Last updated
Film poster
Directed byOles Yanchuk
Produced byOleksiy Chernishov
Written by Serhiy Dyachenko
Les Taniuk
Music byViktor Patsukevych
Mykola Kolondionok
CinematographyVasyl Borodin
Mykhailo Kretov
Distributed by Dovzhenko Film Studios
Release date
1991 (Ukraine, Soviet Union)
Running time
90 minutes
Language Ukrainian

Famine-33 (Ukrainian : Голод-33, Holod-33) is a 1991 drama film by Oles Yanchuk about the Holodomor famine in Ukraine, and based on the novel The Yellow Prince by Vasyl Barka. The film is told through the lives of the Katrannyk family of six.

Ukrainian language language member of the East Slavic subgroup of the Slavic languages

Ukrainian is an East Slavic language. It is the official state language of Ukraine, one of the three official languages in the unrecognized state of Transnistria, the other two being Romanian and Russian. Written Ukrainian uses a variant of the Cyrillic script.

Holodomor 1932-33 famine in Soviet Ukraine

The Holodomor was a man-made famine in Soviet Ukraine in 1932 and 1933 that killed millions of Ukrainians. It is also known as the Terror-Famine and Famine-Genocide in Ukraine, and sometimes referred to as the Great Famine or The Ukrainian Genocide of 1932–33. It was part of the wider Soviet famine of 1932–33, which affected the major grain-producing areas of the country. During the Holodomor, millions of inhabitants of Ukraine, the majority of whom were ethnic Ukrainians, died of starvation in a peacetime catastrophe unprecedented in the history of Ukraine. Since 2006, the Holodomor has been recognized by Ukraine and 15 other countries as a genocide of the Ukrainian people carried out by the Soviet government.

Ukraine sovereign state in Eastern Europe

Ukraine, sometimes called the Ukraine, is a country in Eastern Europe. Excluding Crimea, Ukraine has a population of about 42.5 million, making it the 32nd most populous country in the world. Its capital and largest city is Kiev. Ukrainian is the official language and its alphabet is Cyrillic. The dominant religions in the country are Eastern Orthodoxy and Greek Catholicism. Ukraine is currently in a territorial dispute with Russia over the Crimean Peninsula, which Russia annexed in 2014. Including Crimea, Ukraine has an area of 603,628 km2 (233,062 sq mi), making it the largest country entirely within Europe and the 46th largest country in the world.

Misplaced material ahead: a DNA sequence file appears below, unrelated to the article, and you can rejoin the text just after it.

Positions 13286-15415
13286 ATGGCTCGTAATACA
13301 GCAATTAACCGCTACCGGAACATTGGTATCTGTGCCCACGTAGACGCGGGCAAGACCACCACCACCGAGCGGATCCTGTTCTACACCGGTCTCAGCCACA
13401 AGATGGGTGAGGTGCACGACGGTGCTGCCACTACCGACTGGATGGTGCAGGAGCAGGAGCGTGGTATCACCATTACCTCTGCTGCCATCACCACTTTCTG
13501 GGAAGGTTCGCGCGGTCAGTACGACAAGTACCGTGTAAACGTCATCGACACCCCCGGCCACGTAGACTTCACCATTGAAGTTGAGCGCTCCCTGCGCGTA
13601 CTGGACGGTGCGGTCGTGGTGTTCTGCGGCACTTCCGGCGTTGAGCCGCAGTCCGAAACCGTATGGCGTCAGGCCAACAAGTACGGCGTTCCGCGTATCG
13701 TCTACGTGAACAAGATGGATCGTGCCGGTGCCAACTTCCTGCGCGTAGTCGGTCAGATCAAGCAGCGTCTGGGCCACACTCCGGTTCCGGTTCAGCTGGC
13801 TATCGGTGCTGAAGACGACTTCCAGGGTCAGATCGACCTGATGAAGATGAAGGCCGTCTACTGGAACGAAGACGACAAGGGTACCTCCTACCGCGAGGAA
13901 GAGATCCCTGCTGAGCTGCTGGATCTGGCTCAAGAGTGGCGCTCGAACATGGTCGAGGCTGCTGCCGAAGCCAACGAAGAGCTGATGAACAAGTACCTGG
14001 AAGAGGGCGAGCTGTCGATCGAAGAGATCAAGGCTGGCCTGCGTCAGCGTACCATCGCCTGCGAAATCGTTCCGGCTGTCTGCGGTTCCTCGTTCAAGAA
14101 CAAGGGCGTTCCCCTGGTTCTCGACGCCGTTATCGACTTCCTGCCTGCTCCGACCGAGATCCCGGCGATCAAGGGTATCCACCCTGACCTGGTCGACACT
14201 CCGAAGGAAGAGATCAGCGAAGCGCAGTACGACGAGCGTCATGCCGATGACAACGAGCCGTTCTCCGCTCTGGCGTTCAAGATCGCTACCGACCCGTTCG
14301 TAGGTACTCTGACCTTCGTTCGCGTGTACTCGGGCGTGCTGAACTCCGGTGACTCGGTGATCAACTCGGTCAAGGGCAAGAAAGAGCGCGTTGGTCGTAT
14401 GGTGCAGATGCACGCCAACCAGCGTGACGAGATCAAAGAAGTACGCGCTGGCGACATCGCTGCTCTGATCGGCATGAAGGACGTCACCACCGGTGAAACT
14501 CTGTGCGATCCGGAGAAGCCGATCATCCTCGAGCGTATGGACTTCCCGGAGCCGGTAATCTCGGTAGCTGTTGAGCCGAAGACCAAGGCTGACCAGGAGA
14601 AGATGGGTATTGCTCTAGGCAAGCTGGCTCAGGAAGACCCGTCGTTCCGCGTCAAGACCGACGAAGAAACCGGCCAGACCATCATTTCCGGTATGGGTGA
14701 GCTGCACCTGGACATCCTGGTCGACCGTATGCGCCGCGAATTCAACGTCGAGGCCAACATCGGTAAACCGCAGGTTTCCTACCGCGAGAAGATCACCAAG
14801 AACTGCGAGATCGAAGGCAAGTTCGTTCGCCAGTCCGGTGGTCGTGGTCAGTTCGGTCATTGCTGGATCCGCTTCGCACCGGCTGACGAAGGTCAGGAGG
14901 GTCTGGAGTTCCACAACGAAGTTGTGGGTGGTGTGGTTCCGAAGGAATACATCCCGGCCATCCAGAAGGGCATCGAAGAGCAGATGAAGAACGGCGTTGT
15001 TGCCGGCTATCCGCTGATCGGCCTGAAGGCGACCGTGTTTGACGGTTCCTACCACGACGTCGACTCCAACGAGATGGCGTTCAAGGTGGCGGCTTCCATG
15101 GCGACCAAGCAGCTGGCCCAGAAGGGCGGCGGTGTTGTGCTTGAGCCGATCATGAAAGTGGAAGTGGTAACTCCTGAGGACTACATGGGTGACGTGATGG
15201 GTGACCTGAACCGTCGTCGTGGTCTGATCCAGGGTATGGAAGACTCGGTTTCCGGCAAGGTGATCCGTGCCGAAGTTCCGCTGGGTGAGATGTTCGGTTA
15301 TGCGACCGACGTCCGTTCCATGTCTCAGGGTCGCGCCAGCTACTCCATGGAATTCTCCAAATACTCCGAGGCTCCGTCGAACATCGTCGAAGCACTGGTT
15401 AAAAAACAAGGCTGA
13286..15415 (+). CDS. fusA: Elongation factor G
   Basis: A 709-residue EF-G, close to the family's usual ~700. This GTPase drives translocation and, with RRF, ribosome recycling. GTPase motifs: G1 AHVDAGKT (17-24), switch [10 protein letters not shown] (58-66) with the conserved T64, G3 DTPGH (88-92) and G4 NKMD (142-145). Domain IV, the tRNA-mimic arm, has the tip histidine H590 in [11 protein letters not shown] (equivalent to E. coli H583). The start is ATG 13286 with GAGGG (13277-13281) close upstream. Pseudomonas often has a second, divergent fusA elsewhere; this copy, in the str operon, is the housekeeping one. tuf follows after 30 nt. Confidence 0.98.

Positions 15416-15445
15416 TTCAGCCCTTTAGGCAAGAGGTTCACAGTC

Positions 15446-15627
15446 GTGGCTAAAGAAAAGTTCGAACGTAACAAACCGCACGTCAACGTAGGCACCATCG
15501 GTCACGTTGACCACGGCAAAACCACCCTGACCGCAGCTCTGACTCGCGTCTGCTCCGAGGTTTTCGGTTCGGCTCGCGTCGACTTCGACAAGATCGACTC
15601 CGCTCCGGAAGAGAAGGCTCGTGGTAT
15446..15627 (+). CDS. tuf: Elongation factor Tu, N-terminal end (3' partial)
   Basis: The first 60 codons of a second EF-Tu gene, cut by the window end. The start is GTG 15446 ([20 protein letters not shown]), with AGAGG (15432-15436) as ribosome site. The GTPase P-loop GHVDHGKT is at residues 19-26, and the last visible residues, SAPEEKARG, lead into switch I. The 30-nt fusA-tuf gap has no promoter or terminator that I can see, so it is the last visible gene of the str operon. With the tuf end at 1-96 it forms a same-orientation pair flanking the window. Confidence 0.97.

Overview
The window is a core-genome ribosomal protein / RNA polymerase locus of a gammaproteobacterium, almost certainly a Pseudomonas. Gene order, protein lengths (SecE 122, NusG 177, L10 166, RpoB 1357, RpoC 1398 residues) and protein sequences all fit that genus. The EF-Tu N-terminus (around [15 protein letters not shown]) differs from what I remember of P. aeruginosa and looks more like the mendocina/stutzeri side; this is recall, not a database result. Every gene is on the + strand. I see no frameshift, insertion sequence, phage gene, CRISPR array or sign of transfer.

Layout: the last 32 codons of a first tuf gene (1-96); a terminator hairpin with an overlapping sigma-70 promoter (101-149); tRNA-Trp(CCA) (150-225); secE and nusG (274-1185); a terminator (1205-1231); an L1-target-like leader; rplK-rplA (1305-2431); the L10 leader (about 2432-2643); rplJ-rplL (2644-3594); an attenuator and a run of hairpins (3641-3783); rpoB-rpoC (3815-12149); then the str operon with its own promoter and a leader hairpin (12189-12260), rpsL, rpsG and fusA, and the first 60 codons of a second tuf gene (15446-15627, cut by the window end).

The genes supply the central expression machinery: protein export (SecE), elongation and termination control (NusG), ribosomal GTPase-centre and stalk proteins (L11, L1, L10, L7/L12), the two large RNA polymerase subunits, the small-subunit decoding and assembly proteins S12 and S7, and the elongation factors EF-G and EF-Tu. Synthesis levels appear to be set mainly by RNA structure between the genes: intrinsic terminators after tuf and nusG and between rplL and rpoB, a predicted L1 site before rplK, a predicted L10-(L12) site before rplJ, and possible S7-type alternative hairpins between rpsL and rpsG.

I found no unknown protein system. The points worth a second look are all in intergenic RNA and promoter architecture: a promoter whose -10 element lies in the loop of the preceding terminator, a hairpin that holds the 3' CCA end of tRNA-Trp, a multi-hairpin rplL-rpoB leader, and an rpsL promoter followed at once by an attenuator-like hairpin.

"In an early scene, the members of an impoverished farming family solemnly take turns dipping their ladles into the single bowl of watery soup that is their only meal of the day. Later in the film, scores of villagers numb with despair and hunger huddle silently in the pouring rain outside a Government office until a truckload of armed soldiers arrives to disperse them. In the most poignant scene, a little boy who has lost his parents calls for his mother as he wanders, panic-stricken, through a snowy woodland where the trees are outnumbered by crosses marking the dead." [1]


See also

The Undefeated is a 2000 Ukrainian film by Oles Yanchuk, a producer and director previously praised by The New York Times and Time magazine for his 1991 film Famine-33.

<i>The Guide</i> (film) 2013 film by Oles Sanin

The Guide is a 2014 Ukrainian drama film directed by Oles Sanin. It was selected as the Ukrainian entry for the Best Foreign Language Film at the 87th Academy Awards, but was not nominated. There was some controversy over the selection of the film in Ukraine regarding the voting process. There is a special audiodescripted version for blind people.

<i>Bitter Harvest</i> (2017 film) 2016 film by George Mendeluk

Bitter Harvest is a 2017 period romantic-drama film set in Soviet Ukraine in the early 1930s during the Holodomor famine Genocide by communist dictator Joseph Stalin using food as a weapon through mass starvation and executions whereas,several millions of Ukrainians died under Stalin's forced collectivization of all farms and businesses owned by Ukrainians. The film stars Max Irons, Samantha Barks, Barry Pepper, Tamer Hassan and Terence Stamp.

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  1. Holden, Stephen. "A Family's Struggle In Stalin's Man-Made Famine: Famine-33 Film Review." The New York Times. 15 December 1993